Saturday, July 13, 2024

“Lisa Frankenstein” is a gothic twist on teen romance and horror

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Featured graphic by Larry Rincon

Story by Larry Rincon

With a hint of  “Bonnie and Clyde” and the humor of the modern teen, the season of love gets an early head start with Zelda William’s chaotic horror comedy “Lisa Frankenstein.” 

The film follows teenage girl Lisa Swallows, played by Kathyrn Newton, who moves alongside her father to a new town following the murder of her mother. She finds solace in a supposedly haunted graveyard and even finds herself with a favorite tombstone. After the graveyard is struck by lightning, the corpse of Lisa’s beloved tombstone comes to life and the two become caught up in murder after murder as they restore the newly revived corpse.

“Frankenstein” is a novel with several iterations and many different takes, most of which abandon the original concept that the true monster is Victor Frankenstein and not The Creature he made. “Lisa Frankenstein” also doesn’t follow the story Mary Shelly wrote, but Williams took a fun campy take on the classic story.

Set in the 1980’s, the bright colorful clothing, neon lights, and aesthetic hair and makeup are right up my alley. The time period also allows for crude and sexualized jokes as well as overly dramatic characters and stereotypes.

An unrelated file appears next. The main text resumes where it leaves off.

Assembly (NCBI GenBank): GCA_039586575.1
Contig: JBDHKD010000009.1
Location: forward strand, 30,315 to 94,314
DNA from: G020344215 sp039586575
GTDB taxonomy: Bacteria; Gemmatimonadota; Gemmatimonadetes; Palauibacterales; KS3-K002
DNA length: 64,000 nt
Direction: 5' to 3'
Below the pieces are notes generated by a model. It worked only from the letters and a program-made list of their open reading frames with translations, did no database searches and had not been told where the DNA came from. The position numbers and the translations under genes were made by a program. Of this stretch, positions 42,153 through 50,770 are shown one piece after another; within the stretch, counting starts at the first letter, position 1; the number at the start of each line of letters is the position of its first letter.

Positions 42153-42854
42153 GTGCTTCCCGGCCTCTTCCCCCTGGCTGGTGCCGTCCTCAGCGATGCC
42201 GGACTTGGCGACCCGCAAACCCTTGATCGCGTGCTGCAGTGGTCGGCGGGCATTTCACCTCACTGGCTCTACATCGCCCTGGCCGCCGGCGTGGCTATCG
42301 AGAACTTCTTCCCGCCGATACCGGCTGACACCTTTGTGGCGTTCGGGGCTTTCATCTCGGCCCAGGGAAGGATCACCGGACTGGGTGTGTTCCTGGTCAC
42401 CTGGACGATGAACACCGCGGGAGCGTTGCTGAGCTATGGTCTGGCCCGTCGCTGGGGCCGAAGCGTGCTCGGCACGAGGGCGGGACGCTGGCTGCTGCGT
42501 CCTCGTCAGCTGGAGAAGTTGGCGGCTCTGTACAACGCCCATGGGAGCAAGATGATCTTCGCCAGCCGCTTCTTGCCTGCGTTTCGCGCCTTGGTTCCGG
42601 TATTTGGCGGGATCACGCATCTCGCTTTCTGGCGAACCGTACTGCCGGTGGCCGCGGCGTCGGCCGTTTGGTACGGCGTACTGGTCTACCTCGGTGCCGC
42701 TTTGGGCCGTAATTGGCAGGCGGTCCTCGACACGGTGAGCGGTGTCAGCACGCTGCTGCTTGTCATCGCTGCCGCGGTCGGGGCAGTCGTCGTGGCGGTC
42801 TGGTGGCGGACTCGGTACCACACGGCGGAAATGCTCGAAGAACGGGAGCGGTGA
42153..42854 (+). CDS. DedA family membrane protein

Newton’s character started off as introverted and awkward, but once The Creature came to life she slowly embraced a new gothic look and daring personality. Witnessing the murder of her mother may have led her to select mutism, but watching her step-mother die loosened her tongue. Bursting out of one’s shell has never been more psychotic. 

The movie barely qualifies as a romance film. Cole Sprouse plays The Creature, and throughout the film a tanning bed brings back the beauty he once was during the Victorian era. While the Creature has a romantic attachment to Lisa, Lisa is head of heels for a newspaper editor named Michael Trent. 

Because of her school girl crush, Lisa opts to have a mutually beneficial relationship with The Creature. He listens to her thirst over a guy, then murders the people who threaten her or make her life miserable. Lisa of course helps him attach his newly resourced body parts, and exposes him to the new world.

It isn’t until the last 15 minutes of the film where Lisa finally understands that The Creature loves her dearly, and dramatically changes her mind asking him to cross her biggest goal in life off. 

As campy as this film is, the acting and dialogue is just the right amount of cringe and cliche. Newton makes Lisa the kind of character who gives the audience second hand embarrassment with her niche interests and bad social interactions.

Lisa’s sister Taffy, played by Liza Soberano, was one of the best characters in the film. I expected her to be a narcissistic character being a cheerleader during that time period, but she was the one who accepted Lisa the most.

The film isn’t anything new or different from most other slashers out there, if you liked movies like “Totally Killer” “Freaky” or “Heathers” this is definitely for you. “Lisa Frankenstein” is a turn your brain off kind of movie, and a great start for William’s feature length film career.

To contact Lifestyles Editor Destiny Mizell and Assistant Lifestyles Editor Shamani Salahuddin, email lifestyles@mtsusidelines.com. For more news, visit www.mtsusidelines.com, or follow us on Instagram at MTSUSidelines or on X at @MTSUSidelines.

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